Dolor y Rabia is not limited to our Brothers and Sisters in the South. We make our stand where we live in Solidarity.

Todos Presentes!

"Can counter insurgency strategies be used to fight urban gangs? This question was discussed in a conversation between the Mayor of Salinas, the Provost of the Naval Postgraduate School and Representative Sam Farr. It became apparent during that discussion that there were many similarities between insurgent behavior and gang behavior—similarities that would make a more rigorous analysis worthwhile.  With this theme in mind, the faculty of the Defense Analysis Department at the Naval Postgraduate School, experts in counterinsurgency operations, were enlisted to address these similarities and to share their theories, models, and ideas from their own disciplines of political science, sociology, anthropology, international relations, and more. This collection of short papers is the result."

“Can counter insurgency strategies be used to fight urban gangs? This question was discussed in a conversation between the Mayor of Salinas, the Provost of the Naval Postgraduate School and Representative Sam Farr. It became apparent during that discussion that there were many similarities between insurgent behavior and gang behavior—similarities that would make a more rigorous analysis worthwhile.
With this theme in mind, the faculty of the Defense Analysis Department at the Naval Postgraduate School, experts in counterinsurgency operations, were enlisted to address these similarities and to share their theories, models, and ideas from their own disciplines of political science, sociology, anthropology, international relations, and more. This collection of short papers is the result.”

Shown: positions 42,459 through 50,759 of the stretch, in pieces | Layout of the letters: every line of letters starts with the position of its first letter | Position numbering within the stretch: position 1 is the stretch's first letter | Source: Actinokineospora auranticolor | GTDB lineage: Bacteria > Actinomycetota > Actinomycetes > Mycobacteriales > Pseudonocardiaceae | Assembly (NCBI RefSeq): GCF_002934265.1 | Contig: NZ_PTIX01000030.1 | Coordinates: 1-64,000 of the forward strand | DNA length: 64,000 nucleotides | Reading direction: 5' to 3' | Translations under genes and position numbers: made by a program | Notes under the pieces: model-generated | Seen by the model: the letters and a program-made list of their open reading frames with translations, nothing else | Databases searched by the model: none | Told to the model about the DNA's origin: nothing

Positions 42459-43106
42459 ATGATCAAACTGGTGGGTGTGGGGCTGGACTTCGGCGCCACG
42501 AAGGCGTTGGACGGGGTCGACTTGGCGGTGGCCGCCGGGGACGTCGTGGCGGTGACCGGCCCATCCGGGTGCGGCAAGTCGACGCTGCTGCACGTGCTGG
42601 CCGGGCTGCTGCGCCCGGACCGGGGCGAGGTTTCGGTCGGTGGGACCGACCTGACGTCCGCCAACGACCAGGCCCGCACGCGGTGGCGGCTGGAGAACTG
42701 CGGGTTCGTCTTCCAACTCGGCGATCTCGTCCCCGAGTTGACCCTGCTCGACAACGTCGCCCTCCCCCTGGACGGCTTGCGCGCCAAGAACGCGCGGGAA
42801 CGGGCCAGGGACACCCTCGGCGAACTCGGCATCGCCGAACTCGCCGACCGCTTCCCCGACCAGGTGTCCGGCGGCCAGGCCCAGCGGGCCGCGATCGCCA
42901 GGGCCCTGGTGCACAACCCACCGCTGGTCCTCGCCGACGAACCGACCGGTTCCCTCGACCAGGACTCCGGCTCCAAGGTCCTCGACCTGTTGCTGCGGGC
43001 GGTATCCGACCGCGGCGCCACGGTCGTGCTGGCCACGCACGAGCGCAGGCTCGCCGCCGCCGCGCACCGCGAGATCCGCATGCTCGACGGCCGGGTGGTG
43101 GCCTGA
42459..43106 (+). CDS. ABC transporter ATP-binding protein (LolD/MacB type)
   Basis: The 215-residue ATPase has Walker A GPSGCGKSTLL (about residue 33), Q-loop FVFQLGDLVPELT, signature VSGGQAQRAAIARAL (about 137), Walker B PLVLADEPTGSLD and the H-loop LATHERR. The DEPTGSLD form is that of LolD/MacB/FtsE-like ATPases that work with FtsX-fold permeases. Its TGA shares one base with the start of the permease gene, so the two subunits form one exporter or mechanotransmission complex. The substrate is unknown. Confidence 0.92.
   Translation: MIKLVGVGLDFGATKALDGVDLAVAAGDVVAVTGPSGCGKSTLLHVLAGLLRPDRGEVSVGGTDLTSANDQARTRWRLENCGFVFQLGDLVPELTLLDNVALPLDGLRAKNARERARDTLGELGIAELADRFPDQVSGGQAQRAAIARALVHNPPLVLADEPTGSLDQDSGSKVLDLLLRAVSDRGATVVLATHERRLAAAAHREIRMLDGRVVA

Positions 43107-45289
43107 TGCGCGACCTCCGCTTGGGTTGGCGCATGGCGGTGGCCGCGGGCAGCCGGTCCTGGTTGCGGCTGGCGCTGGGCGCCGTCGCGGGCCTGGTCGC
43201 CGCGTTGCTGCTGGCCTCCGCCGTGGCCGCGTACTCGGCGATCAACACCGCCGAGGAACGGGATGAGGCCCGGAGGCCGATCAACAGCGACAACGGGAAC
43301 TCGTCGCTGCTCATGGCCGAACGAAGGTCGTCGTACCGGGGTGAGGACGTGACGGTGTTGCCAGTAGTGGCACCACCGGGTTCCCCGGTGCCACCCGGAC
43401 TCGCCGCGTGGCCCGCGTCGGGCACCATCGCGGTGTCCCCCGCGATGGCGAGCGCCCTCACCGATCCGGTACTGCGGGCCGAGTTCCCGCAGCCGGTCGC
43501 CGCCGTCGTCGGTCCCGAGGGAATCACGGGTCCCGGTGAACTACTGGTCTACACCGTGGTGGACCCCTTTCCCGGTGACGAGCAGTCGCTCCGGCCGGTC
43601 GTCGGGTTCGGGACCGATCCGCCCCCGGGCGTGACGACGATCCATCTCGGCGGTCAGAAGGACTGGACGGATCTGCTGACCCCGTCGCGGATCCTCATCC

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One response to “Salinas, Oxnard, Santa Barbara, Washington: Communities Under Siege”

  1. miguel espinosa, jr. 805-488-1545 (see: Views From My Window on Facebook) says :

    Before any effective remedial strategy can be successfully implemented the labor of education into the cultural traits, habits and idiosyncracies of the targetted group must be thoroughly studied and learned. This has never been done thoroughly because those charged with creating and establishing new reform techniques are no willing to invest in leanring about cultural deterrants and cultural differences that may otherwise be ignored and consequentl, prevent successful new programs and attitudes.
    For example: The Gang Injunctions never successfully took into consideration the extend of dysfunction in the “farm worker” family and the difficulties in addressing education problems. Farm worker parents very rarely have the education and sophistication, themselves to be effective parents and apply parenting techniques natural born residents have. Parents cannot engage in their children’s education, participate in parent-tacher conferences and make adjustments at home necessary to facilitate their childre’s academic experience.
    Without parent particiipation sons and daughter, simply, cannot progress in their education experience and there is no one to take their place. The alternative to education for these children is likely to be delinquent social substitutes where they are taught anti-social behaviors, like it or not.
    Until society gets this message there cannot be any remedies.